Acacia granitica

Granite Wattle

Family: Fabaceae subfamily Mimosoideae

A shrub growing to 3 metres tall by about 2 metres wide. It comes in two forms. One is a low and spreading shrub with a flat top whilst the other is tall with a rounded growth habit.

Acacia granitica occurs in northern NSW, on the Coast, Tablelands and Western Slopes, north-east from about Coonabarabran, extending to Crows Nest and Glenmorgan in southern Queensland (with possible largely disjunct records around Tonwsville).

It grows in sclerophyll heath, as well as dry sclerophyll shrubland and bushland amongst granite outcrops.

Australian Wattles at least, can be broadly placed into 1 of 3 recognisable groups:

  • Group 1: Those that produce juvenile compound-bipinnate leaves and then change to producing adult-phyllodes which are modified-flattened petioles which form the foliage. This is combined with flowers produced in globular balls or heads (or ovoid heads). The heads can be singular in leaf/phyllode axils or arranged in groups.
  • Group 2: As for Group 1 but flowers are produced in longer rod-like spikes.
  • Group 3: Those that never produce phyllodes and retain the juvenile compound-bipinnate foliage into adulthood. These always produce flowers in globular balls (which are secondarily arranged into panicle or raceme-like groups in many cases).

This wattle belongs to Group 1.

Both forms of this species have long, narrow, leathery phyllodes, green in colour, with many fine parallel veins.

Flowers are produced in ovoid heads consisting of up to 25 flowers, with two heads produced per phyllode axil; bright yellow, appearing from early to mid spring.

Pods are straight to slightly curved, to 10 cm long and only 0.3 cm wide.

In the garden

This species can be cultivated in the garden. Seed is available commercially.

The growth habit of the low growing form, and the flowers of both forms are attractive features.

This species is typically found on granite-based soils and outcrops and so may need similar conditions in the garden. Best grown in a full-sun position.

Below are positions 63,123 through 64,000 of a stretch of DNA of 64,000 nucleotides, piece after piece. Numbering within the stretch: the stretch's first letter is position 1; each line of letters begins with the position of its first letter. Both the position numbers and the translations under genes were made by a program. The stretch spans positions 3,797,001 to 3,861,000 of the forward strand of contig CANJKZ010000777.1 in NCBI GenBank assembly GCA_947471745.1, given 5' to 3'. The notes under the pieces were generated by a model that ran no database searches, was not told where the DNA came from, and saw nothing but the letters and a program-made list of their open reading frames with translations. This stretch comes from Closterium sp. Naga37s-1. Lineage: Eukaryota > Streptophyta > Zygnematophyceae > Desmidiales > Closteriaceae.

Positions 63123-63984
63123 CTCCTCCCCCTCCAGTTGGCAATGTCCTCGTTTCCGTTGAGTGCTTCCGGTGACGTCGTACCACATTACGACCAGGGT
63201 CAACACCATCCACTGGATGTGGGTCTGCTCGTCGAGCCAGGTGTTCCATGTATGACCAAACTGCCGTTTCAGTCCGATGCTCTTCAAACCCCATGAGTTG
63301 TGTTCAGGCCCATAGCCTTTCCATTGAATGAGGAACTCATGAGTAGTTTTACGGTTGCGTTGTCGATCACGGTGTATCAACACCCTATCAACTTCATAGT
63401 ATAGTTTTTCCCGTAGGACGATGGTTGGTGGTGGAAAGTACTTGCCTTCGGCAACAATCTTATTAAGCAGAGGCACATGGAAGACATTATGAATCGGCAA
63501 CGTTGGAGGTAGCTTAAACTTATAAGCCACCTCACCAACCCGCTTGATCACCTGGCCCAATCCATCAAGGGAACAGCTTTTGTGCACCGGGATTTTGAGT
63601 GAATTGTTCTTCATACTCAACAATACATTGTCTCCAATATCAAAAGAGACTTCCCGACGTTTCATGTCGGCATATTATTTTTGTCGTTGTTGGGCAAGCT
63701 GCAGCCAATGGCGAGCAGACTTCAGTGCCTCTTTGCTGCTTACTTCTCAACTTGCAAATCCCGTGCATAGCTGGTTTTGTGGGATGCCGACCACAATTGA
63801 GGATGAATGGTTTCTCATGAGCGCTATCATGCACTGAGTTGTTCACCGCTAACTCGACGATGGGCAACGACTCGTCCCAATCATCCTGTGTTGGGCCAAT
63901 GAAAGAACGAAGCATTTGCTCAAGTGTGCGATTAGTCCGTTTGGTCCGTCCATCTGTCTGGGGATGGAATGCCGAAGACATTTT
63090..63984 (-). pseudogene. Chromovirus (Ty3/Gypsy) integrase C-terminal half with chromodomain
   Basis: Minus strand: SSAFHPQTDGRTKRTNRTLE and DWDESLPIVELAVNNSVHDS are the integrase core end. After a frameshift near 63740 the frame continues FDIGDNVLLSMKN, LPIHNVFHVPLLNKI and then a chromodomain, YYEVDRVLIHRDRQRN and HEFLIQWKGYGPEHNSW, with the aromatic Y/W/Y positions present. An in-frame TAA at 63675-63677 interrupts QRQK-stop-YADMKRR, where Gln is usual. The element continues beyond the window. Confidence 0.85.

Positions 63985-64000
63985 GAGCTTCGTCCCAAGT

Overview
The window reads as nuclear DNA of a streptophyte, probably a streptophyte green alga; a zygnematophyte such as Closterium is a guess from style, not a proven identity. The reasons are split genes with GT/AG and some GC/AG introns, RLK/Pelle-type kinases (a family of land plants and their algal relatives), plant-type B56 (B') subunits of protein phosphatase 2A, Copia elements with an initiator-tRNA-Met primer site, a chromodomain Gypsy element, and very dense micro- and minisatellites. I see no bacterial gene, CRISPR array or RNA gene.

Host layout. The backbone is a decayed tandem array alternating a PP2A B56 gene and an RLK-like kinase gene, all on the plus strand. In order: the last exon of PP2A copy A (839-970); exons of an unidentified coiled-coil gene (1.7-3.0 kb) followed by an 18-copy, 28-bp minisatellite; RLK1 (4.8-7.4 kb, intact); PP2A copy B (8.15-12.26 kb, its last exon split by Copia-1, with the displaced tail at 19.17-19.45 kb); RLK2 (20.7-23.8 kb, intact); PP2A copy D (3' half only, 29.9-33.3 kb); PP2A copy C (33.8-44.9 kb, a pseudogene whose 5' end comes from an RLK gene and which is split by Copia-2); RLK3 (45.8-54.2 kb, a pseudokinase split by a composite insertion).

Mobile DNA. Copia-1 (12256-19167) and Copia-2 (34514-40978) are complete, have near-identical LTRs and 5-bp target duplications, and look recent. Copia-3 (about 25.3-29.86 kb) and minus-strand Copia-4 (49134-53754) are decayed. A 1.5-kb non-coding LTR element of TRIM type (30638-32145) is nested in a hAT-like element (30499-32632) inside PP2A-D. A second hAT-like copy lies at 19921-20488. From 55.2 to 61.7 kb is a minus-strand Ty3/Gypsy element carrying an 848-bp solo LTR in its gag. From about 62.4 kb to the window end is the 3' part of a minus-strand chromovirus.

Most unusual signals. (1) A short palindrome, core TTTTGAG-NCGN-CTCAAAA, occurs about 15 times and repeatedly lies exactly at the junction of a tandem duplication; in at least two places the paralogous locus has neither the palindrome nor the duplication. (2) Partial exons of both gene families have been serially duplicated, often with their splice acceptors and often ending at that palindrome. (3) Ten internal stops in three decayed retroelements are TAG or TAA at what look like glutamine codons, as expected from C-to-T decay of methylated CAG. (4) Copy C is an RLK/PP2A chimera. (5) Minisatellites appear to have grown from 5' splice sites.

Prune both forms after flowering. Cut off each branch behind the spent flowers.


Propagate from seed that should be soaked in boiling water before sowing.

Other information

The species was named in 1921 and was previously known as A. doratoxylon var. ovata.

Most wattles will die in a fire and regenerate from seed. Some species exhibit suckering from basal parts and roots.

Acacia is a highly diverse genus, with over 1500 recognised species (placing it in the top-10 most-diverse plant genera) occurring in most continents except for Europe. Australia has about 970 spp., most of which are endemic. There are also about 10 exotic species. NSW has about 235 recognised species. Some species have become weeds in other states outside of their natural range (e.g., wattles from Western Australia into NSW and vice versa).

Acacia – from Greek Akakia – which refers to an Ancient Greek preparation made from one of the many species; the name of which derives from akis, meaning “thorn” – referring to the thorns of species in Africa.

granitica – Latin for “granitic” (granite) – referring to this species being mostly found growing on granite substrate.

This species is not considered to be at risk of extinction in the wild.

NSW Flora Online (PlantNET) – Acacia granitica profile page                  https://plantnet.rbgsyd.nsw.gov.au/cgi-bin/NSWfl.pl?page=nswfl&lvl=sp&name=Acacia~granitica

Wattle – Acacias of Australia – Acacia granitica profile page https://apps.lucidcentral.org/wattle/text/entities/acacia_granitica.htm

Ole Lantana’s Seed Store  – Acacia granitica sales page    https://www.olelantanaseeds.com.au/product/acacia-granitica-granite-wattle-x-20-grams-approx-1000-seeds-bulk/


By Warren and Gloria Sheather. Editing and additional text by Dan Clarke.